The past summer has been one of the strangest we've known, a crazy summer. A great diplomatic drama is unfolding, one that could have a considerable effect on our lives, but it only occupies those dealing with the issue. A handful of bureaucrats, military men, politicians, journalists. Diplomats are dispatching coded telegrams to their capitals, in which they admit they do not have any explanation of what is going on.
"Every day I wake up feeling it cannot possibly be worse," says one of those closely monitoring the crisis. "And every day I'm surprised anew."
The nuclear agreement with Iran causes great concern in Israel. The entire world understands that. The question is how Israel's leadership is dealing with these concerns. What is it that Israel hopes to achieve in the war it is waging against the Obama administration? What is its plan in case Congress comes to terms with the presidential veto, which would lead to the approval of the agreement? What is its plan in case the majority in Congress defeats the president, and the US has to reject the agreement? Is anyone in Jerusalem or Tel Aviv doing this cost-benefit analysis? Is anyone thinking about the day after?
The American administration in Washington is following what is happening in Israel, and notices the following things:
At this point in the crisis, Israel has no cabinet, no government, no defense establishment, no Knesset, no free media. Everything is determined and run based on the desires of one person - Benjamin Netanyahu. The IDF prepared, as is expected of it, official opinions about the agreement and its consequences. These opinions are balanced - they analyze the downsides of the agreement, along with its advantages. No one delayed the arrival of these opinions to the top. The cabinet ministers are aware of them. They also know what the head of Army Intelligence thinks and what the Chief of Staff thinks, and whether there is a gap between their conclusions and those of the prime minister. But there was no serious discussion in the cabinet about the day after the US Congress vote.
Israel is willing to invest quite a lot in putting the military option back on the table. Defense Minister Ya'alon threatened last week in the media that Israel will resume targeted assassinations of Iranian nuclear scientists. It was strange, because in the past, Israel didn't make its threats in the media - according to foreign reports, it conducted its assassinations in secret. Ya'alon's comments were not for Tehran's ears, however, but for Washington. There were other moves, more concrete ones. It's important to Israel to create the impression in Washington that approving the agreement would lead to war.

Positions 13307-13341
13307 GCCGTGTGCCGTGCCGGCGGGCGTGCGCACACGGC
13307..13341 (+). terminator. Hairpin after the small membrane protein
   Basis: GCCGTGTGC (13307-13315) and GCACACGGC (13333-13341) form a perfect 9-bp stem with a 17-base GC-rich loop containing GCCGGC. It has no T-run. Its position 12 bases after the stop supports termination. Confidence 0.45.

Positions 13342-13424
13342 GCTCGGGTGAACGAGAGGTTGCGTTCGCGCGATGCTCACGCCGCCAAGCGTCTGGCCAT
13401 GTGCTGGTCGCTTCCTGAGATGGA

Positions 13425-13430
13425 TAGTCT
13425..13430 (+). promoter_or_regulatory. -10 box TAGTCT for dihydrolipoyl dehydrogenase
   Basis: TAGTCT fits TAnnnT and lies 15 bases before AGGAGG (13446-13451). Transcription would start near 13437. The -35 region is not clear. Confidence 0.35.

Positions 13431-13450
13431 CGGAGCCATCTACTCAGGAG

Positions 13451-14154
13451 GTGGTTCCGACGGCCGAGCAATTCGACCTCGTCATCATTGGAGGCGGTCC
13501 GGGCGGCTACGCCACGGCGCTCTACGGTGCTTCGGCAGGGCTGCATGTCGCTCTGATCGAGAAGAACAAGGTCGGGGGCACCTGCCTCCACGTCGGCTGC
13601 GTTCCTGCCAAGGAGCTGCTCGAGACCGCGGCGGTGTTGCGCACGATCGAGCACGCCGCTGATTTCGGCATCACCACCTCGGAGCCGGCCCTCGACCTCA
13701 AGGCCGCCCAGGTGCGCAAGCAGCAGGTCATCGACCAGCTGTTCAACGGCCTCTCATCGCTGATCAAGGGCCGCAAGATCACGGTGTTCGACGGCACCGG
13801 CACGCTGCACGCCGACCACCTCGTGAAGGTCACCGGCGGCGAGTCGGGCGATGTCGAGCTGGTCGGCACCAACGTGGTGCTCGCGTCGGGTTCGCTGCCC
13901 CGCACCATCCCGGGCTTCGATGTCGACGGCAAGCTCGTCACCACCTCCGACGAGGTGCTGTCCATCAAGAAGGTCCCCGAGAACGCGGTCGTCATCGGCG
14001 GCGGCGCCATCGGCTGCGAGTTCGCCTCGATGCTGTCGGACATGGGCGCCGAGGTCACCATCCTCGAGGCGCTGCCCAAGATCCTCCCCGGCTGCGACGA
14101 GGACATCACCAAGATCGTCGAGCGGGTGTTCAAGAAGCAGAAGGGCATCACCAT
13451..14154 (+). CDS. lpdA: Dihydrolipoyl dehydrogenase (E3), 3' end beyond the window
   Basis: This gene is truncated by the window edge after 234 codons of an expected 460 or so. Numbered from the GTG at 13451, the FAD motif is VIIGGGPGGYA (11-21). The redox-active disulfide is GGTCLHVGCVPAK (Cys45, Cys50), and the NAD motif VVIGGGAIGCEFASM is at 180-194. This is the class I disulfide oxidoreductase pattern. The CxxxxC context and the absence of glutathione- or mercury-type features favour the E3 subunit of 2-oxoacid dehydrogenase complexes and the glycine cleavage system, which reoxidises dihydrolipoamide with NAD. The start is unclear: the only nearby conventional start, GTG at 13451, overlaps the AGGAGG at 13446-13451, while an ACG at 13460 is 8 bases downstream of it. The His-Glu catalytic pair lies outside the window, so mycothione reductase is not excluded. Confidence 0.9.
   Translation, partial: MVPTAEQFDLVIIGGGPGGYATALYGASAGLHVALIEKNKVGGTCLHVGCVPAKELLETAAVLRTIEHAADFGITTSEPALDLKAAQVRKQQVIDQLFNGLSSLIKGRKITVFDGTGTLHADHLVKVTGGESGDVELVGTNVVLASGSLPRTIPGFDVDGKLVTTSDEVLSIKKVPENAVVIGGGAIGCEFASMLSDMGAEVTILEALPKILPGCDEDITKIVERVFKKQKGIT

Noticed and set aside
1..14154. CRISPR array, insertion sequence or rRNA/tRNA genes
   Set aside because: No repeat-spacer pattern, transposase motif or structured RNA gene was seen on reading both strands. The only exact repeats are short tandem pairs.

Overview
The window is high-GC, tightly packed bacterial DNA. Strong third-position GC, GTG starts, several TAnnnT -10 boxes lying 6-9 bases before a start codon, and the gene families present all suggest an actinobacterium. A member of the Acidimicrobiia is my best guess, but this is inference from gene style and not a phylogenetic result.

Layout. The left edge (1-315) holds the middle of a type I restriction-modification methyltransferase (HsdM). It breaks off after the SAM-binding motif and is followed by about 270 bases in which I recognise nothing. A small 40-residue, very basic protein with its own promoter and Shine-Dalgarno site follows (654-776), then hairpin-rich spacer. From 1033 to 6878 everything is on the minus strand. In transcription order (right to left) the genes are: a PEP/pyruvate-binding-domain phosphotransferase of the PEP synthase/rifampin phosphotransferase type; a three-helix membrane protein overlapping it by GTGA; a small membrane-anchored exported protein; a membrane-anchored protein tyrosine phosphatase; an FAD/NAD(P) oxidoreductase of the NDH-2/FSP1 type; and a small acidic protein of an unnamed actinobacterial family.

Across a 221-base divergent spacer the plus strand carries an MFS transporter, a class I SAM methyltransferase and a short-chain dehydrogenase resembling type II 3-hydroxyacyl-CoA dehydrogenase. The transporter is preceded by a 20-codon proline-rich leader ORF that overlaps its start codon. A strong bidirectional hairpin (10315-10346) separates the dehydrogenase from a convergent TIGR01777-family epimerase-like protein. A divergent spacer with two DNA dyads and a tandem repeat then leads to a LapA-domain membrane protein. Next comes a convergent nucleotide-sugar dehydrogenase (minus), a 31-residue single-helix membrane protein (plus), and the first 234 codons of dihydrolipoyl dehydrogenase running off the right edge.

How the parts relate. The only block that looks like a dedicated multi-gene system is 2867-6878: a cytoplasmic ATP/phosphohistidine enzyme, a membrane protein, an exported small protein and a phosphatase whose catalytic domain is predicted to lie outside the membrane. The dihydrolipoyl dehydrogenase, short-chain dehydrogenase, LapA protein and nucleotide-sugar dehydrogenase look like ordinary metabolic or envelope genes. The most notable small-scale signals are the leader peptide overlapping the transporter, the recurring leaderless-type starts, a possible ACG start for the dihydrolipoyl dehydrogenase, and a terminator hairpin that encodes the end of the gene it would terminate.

Unlike the Gulf States, which are fighting against the agreement while at the same time negotiating with the American administration about their security on the day after, Israel, under Netanyahu's orders, has stopped cooperating with Washington. Talks over a memo of understandings between the two states were due to start in April. These understandings were to make up a framework for the next ten years, determining, among other things, guidelines for security aid. It's important to the Israeli defense establishment to know what to expect. Nevertheless, there are no talks. There are also no negotiations over the compensation Israel is supposed to get over the deal with Iran and the new security benefits given to the Gulf States.
The American administration is convinced it is fighting on the same side as Israel against Islamic terrorism, including against the aid Iran provides Hezbollah and Hamas. Washington is prepared to expand and deepen this cooperation. Israel, meanwhile, refuses to discuss these issues on the diplomatic level. When US Secretary of State John Kerry has recently traveled to the Gulf States to promote the talks about the day after, he skipped Israel. In the past, ignoring Israel would create uproar. This time, Netanyahu said that "Really, there's no point for him to come."
The fight in Congress is so important to Netanyahu that he is willing to divide the Jewish community and turn AIPAC into a single-party organization. Democratic Congressmen are torn between their loyalty to their president and their party, and their fear of losing Jewish voters and donors. All of the Democrats who announced they would oppose the agreement so far are Jewish: Chuck Schumer, Eliot Engel, Nita Lowey - all from New York. Jews from other districts are conflicted between the concern they could be accused of having a double loyalty - primarily to Israel and only then to the United States - and the claim made by Jewish voters that they were sacrificing Israel for their career.